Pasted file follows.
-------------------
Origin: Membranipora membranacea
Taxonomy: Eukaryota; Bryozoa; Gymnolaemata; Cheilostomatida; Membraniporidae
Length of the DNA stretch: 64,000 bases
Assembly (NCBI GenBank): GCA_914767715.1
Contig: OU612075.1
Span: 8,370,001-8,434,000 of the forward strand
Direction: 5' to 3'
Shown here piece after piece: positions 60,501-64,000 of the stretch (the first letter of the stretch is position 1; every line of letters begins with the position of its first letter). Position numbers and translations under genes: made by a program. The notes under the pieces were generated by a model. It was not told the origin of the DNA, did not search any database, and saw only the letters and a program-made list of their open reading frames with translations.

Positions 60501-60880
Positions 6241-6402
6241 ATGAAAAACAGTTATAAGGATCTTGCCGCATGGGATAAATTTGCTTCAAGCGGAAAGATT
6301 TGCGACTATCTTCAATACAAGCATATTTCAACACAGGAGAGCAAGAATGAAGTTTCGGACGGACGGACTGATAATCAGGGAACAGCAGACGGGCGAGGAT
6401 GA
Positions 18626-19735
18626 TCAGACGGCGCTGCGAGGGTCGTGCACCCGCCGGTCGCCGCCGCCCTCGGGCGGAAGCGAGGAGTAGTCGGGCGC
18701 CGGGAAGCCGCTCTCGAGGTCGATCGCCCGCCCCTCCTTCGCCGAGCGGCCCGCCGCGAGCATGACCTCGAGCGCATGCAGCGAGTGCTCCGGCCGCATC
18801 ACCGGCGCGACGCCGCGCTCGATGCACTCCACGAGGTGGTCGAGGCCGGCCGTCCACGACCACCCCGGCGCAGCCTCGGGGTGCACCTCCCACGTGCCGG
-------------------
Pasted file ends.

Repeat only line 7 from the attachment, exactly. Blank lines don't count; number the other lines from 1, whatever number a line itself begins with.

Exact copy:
Direction: 5' to 3'